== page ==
Bush will walk the walk. If his scientific advisors demand training Pacific Coast school kids on what to do in quakes or tsunamis, he will back it. If they want tsunameters in every bathtub in America, expect a knock on your door. But he won't talk the talk.

He isn't going to spend a penny explaining the geology behind such phenomena. The Democrats will go along with whatever seismic budget Bush presents. Maybe they'll add on a whole nickel. But expecting them to denounce him for not taking advantage of enormous public concern to scientifically educate the 51% of their own followers who believe that “God created us in our present form,” or the 67% who believe that there is a devil, is less intelligent than believing that there is a devil.

No mincing words, no evasions, no hypocrisy: Modernist Christians seeking refuge in a party crammed full of fundamentalists and cynical politicians playing to them, is a certain sign of their political naiveté. But their secularist counterparts are just as unworldly. The 2/16 Times reported that “Karen Pearl, interim president of Planned Parenthood, said some of her allies were saying that ‘to the degree that the Democrats move away from choice, that could be the real birth of a third-party movement.’”

Better late than never. But Democrats didn't just start pandering to the religious right. In 1994, The Nation editorialized that “Even the most armor-plated Democratic voters had to shudder ... when Bill Clinton ... started talking about a constitutional amendment to encourage prayer in the schools.” On 2/2/96, the Times reported that he addressed the annual Congressional prayer breakfast, “suggesting that divorces should be harder to obtain.”

He instituted the anti-gay “don't ask, don't tell” policy. And Pearl and her feminist allies surely knew that Monica's boy toy had some troops in Saudi Arabia. Among other things, those 10,000 were training the Saudi National Guard. It defends the male chauvinist dynasty against its military, in the Arab world, commonly full of secularist nationalists, believers in female equality.

The scientific community is no better. Circa half of astronomers and physicists are atheists. Some younger atheists call themselves “brights”, to distinguish themselves from religious colleagues. But, young or old, many were dumbs, big buck contributors to Kerry's campaign, even as he told Black churches, not them, that he was for faith-based initiatives, provided its done constitutionally. To see to that, he promised to appoint a commission of scientific specialists and religious leaders. Except that Article VI of the Constitution clearly insists that "no religious test shall ever be required as a qualification to any office or public trust under the United States."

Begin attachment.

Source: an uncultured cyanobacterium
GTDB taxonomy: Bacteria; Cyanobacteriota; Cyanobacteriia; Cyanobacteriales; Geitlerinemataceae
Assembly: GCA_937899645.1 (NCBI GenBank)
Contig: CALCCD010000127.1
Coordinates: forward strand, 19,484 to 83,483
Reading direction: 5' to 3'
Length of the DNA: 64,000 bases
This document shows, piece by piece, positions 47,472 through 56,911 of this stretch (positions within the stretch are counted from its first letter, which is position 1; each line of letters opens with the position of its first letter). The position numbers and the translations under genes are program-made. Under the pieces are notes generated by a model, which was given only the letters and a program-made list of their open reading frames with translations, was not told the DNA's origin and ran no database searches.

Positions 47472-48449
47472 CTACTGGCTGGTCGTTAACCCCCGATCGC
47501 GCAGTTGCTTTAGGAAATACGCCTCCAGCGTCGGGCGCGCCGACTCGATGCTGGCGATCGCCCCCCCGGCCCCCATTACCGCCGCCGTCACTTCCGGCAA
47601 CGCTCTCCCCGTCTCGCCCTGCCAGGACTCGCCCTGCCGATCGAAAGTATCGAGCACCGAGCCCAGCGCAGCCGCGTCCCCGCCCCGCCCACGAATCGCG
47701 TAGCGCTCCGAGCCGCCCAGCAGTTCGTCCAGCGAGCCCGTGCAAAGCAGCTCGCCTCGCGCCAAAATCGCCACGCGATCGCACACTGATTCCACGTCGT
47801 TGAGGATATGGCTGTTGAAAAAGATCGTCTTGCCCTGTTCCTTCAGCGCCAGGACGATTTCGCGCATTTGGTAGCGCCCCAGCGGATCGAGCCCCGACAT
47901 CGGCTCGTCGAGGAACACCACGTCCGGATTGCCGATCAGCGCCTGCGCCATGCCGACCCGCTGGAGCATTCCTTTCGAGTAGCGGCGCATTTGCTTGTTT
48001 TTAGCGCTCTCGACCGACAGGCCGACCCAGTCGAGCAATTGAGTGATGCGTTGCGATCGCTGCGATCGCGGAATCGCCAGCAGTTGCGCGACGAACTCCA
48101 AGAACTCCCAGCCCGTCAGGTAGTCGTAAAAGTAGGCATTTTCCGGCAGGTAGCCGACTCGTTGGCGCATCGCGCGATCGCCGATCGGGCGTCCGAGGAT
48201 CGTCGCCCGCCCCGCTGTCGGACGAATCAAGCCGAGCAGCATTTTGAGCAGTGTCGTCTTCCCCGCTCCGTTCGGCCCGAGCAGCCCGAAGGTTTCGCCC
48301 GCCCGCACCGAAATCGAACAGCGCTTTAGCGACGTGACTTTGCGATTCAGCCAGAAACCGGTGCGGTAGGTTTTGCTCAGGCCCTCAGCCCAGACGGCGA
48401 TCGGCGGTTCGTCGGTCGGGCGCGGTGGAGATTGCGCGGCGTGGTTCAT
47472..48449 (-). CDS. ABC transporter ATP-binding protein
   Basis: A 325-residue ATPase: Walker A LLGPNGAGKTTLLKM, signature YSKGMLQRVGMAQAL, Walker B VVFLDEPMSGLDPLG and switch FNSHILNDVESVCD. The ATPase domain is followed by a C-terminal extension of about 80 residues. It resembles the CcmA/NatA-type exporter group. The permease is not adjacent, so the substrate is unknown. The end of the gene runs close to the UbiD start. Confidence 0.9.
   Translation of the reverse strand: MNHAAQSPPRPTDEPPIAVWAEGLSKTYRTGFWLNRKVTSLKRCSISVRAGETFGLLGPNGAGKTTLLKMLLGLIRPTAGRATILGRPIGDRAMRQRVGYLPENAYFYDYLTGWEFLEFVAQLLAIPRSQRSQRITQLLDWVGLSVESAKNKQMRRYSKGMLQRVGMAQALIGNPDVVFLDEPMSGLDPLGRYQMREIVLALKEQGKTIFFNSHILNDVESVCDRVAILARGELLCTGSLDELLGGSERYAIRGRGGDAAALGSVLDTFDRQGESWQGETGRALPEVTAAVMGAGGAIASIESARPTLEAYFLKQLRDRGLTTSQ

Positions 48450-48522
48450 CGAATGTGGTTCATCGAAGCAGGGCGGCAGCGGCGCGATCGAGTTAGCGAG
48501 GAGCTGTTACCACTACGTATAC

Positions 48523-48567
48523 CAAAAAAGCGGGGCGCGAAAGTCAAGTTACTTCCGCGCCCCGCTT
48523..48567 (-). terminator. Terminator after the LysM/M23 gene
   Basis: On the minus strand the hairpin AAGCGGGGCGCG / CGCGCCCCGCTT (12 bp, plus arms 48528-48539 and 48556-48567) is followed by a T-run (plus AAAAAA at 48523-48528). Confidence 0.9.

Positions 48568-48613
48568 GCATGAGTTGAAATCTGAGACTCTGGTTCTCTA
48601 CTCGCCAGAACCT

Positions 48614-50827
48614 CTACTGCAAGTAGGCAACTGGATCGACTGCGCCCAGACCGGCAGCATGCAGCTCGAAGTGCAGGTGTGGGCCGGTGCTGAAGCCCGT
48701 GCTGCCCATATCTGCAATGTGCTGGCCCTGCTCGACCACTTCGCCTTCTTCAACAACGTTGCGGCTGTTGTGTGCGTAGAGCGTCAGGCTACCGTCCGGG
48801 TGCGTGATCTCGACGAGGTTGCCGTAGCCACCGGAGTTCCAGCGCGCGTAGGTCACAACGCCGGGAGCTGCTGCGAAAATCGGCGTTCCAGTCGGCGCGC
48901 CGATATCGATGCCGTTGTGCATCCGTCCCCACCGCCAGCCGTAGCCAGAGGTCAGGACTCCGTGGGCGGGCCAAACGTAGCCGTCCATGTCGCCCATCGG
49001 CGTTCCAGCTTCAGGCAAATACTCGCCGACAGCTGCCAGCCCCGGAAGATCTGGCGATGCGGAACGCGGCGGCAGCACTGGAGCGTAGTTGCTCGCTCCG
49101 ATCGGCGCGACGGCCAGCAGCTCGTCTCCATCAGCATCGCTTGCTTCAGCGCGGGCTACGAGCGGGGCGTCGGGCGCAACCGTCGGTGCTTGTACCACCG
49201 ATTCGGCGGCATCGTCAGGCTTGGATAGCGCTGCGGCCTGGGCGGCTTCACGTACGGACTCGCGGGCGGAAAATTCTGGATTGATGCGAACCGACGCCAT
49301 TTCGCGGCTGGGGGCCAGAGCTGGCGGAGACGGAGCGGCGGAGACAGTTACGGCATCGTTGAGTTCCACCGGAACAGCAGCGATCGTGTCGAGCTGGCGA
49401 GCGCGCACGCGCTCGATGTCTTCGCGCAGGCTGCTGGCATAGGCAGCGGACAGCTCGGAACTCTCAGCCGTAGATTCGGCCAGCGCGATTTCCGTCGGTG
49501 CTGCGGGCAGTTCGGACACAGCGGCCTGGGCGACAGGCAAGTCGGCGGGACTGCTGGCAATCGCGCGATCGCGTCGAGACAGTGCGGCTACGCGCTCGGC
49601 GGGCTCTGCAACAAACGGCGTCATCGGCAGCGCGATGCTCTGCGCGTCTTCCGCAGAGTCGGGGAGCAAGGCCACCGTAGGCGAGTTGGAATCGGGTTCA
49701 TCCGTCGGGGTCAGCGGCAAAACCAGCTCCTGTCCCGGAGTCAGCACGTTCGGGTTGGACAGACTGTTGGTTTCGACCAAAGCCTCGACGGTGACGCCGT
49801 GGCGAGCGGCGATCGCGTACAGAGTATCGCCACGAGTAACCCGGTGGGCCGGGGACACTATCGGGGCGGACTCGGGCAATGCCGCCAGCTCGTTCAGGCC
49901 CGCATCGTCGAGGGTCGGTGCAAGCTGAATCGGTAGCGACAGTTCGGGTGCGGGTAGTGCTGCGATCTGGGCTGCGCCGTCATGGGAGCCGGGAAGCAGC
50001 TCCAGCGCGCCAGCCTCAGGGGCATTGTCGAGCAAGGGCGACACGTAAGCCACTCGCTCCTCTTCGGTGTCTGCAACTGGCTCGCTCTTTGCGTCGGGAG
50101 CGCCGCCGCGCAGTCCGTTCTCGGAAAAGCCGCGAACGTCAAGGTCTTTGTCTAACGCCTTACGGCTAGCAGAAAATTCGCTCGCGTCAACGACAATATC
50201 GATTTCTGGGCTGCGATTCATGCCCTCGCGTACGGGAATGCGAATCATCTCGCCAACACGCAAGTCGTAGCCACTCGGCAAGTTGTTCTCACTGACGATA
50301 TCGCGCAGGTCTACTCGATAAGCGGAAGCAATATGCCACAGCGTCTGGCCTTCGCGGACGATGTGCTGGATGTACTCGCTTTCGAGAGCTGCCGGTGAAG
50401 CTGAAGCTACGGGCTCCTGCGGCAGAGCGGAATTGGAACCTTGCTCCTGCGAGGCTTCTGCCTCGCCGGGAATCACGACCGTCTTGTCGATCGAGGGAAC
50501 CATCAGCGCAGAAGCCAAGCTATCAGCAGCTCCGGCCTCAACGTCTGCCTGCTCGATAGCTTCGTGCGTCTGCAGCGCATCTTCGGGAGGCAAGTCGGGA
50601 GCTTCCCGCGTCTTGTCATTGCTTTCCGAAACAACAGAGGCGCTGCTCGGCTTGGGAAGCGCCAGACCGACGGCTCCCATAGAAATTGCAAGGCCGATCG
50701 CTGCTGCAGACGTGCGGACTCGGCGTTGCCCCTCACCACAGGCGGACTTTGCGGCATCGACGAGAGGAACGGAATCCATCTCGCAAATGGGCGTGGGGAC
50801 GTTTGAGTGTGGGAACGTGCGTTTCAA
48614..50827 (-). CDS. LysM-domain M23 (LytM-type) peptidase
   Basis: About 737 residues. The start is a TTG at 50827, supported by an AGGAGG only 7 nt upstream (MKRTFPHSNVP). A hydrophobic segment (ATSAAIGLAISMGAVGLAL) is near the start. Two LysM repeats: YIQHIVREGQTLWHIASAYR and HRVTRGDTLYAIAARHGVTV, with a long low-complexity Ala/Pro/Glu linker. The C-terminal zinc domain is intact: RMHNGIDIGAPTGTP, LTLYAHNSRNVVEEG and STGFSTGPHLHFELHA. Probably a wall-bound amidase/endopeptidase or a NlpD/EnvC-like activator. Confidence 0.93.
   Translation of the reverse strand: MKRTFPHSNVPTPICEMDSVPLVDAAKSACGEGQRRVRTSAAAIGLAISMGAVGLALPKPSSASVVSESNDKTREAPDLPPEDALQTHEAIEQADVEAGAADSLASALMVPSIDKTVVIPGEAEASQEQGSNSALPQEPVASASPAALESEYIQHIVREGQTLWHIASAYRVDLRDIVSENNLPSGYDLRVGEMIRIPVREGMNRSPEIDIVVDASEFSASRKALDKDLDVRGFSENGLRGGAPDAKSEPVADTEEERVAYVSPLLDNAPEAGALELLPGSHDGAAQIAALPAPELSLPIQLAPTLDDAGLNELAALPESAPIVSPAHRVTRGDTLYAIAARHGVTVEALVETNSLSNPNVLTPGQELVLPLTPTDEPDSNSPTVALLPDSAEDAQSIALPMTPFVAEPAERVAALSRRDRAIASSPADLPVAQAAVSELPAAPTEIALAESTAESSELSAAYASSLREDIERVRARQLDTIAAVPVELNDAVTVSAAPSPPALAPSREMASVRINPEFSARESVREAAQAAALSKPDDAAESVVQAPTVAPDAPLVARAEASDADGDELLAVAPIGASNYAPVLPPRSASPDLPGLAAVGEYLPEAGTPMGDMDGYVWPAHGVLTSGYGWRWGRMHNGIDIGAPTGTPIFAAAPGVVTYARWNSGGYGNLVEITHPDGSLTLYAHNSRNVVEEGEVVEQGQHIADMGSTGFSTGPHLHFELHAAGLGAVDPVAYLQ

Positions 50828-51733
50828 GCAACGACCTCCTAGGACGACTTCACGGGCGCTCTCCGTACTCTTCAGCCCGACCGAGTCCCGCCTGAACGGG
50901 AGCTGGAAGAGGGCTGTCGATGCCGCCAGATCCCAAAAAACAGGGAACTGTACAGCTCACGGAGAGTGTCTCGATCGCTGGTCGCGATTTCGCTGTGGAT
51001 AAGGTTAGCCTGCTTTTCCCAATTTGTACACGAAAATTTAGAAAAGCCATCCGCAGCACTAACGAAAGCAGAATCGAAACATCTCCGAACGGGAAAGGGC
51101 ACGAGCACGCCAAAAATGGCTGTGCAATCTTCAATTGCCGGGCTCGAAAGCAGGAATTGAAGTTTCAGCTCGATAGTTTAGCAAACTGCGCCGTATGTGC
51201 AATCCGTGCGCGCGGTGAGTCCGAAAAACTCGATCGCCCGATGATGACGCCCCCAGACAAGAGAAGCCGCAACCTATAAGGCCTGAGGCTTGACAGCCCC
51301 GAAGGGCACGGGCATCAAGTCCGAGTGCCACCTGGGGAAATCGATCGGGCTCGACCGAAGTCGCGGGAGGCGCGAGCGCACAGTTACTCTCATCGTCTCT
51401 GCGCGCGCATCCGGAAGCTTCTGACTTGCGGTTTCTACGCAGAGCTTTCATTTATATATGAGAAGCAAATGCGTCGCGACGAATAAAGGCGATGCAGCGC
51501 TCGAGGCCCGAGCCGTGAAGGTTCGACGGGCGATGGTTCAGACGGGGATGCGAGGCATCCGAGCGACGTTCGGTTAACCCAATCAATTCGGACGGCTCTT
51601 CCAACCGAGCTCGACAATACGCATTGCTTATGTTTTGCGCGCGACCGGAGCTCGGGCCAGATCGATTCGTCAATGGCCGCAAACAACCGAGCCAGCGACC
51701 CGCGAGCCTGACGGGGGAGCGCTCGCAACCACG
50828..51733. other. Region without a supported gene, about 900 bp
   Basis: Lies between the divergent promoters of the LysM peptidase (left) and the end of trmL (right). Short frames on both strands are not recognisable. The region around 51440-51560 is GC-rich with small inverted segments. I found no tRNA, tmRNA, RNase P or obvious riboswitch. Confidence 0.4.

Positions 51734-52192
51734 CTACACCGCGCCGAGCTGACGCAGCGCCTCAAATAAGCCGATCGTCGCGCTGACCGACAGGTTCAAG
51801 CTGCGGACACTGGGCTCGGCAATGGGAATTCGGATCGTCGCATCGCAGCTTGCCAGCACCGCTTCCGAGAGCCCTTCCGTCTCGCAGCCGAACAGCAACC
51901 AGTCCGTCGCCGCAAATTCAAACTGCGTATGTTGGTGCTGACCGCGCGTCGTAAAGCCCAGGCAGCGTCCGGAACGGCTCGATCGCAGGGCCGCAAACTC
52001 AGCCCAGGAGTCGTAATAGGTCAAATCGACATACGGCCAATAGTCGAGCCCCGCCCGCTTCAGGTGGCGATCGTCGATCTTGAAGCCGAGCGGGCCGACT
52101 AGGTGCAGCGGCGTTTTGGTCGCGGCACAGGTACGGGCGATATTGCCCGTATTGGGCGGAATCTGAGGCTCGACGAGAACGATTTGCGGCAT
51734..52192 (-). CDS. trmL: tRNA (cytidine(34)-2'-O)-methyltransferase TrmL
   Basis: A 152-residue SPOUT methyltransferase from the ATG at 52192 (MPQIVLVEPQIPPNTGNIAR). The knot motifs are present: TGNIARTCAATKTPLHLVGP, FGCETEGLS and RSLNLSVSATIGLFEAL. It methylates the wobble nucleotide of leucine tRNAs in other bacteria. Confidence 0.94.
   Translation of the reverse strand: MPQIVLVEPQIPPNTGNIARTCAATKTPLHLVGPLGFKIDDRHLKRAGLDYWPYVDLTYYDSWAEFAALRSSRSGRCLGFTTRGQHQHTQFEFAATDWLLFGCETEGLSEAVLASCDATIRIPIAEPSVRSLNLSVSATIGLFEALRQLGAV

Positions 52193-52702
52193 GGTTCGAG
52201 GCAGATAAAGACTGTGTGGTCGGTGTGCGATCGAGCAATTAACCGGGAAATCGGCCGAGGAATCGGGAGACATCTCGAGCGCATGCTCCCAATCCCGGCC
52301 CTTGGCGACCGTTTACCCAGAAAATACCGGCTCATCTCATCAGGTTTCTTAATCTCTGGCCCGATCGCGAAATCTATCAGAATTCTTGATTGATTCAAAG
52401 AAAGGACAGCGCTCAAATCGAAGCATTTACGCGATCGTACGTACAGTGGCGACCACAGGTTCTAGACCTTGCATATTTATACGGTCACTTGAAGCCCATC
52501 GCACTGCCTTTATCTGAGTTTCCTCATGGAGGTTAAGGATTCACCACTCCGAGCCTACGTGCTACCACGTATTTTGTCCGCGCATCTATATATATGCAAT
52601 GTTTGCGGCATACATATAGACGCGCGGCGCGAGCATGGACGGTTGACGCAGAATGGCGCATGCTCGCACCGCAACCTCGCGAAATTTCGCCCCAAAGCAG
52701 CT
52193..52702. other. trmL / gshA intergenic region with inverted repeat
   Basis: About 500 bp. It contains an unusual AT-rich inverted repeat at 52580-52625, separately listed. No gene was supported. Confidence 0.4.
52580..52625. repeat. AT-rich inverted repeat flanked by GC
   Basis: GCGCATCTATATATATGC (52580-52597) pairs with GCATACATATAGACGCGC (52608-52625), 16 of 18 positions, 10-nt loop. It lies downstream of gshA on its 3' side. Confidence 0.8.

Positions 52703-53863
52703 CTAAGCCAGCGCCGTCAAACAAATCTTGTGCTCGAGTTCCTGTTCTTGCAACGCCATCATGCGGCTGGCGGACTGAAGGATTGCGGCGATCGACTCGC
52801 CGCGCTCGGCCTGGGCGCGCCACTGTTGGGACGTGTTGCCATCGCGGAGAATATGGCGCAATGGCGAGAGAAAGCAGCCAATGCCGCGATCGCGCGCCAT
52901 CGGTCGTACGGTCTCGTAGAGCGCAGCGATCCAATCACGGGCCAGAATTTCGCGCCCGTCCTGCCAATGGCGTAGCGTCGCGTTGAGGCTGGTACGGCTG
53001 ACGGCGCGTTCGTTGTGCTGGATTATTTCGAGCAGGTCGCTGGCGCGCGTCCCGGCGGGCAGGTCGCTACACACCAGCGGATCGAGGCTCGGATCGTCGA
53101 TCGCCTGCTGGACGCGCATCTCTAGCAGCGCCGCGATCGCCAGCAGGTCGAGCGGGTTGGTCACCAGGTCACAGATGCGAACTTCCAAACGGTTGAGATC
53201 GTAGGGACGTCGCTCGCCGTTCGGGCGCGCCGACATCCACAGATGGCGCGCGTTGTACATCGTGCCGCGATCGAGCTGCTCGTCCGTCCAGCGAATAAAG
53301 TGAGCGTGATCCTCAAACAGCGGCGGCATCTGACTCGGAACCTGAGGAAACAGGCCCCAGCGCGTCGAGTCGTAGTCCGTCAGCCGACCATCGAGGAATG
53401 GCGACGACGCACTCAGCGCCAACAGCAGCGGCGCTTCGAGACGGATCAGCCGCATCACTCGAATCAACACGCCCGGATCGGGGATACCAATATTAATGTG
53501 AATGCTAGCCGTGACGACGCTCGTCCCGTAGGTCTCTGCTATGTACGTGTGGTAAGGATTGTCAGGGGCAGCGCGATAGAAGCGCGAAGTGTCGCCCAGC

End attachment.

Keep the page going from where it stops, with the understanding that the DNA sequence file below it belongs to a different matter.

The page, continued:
The existing secularist organizations try to fight the good fight. But they have severe limitations. Some only take on court cases. Many are tax exempt and can't legally kick politicians’ asses. More important, for all their organizational nonpartisanship, as individuals they voted for a criminal party that is leaving them, rather than the other way around. They legitimately despise God Bless America patriotism. But they voted for a party because it was penalizing attacks on gays in “blue” American states as hate crimes, while it armed and trained the Saudis, who behead gays.

Yes, Kerry badmouthed the Saudis. After 9/11, they are as popular with Americans as a boil on your ass. But he said nothing about withdrawing the 500 troops remaining in Saudi Arabia training the Guard. And of course he shouted louder than Howard Dean, proclaiming his same-sex political marriage to Ariel Sharon, Prime Minister of a state with official chief rabbis who know all about God's wrath and tsunamis. Yet the vast majority of scientists and other secularists voted for him.

They still don't understand that unless they go back and take World-View 101, the elective “crap course” they didn't take in their college days, they will yet again inevitably betray themselves and their domestic causes again.

We all know what the next Christmas season will bring: “Here come Santa Claus, here come Santa Claus,” followed by rousing choruses of that soon to be classic, “here comes tsunami day, here comes tsunami day.” The media will recap what happened last year and what has happened since, in the 12 countries hit. Clinton will use the occasion to tell Monica and the rest of us stay-at-homes about the UN's work. After all, he is the perfect representative of the organization. The Democrat whose last presidential act was to pardon jailed multimillionaire hustler Mark Rich is as corrupt as the UN, give or take a few dollars.

But, before we badmouth him, we will have to ask bothersome questions. What have most secularists done since the disaster to compel our government to scientifically educate voters about tsunamis and quakes?

Eric Stern just left the National Democratic Committee to head the National Stonewall Democrats, which cons gays into helping Democrats around the country. He tells them that strategies that work in blue states must be retooled for the Confederacy. “We can't have models that work in New York, or Maine or elsewhere in the Northeast and expect them to work in the South.”

You didn't know that the South won the Civil War? That's what the Times science section meant regarding polls discovering “the wisdom of federalism.” States rights, the infamous battle cry of racist southern Democrats vs. the civil rights movement, permits today's party to talk out of both sides of its mouth regarding gay marriage, creationism, school prayers, “under God” in the Pledge of Allegiance, and everything else.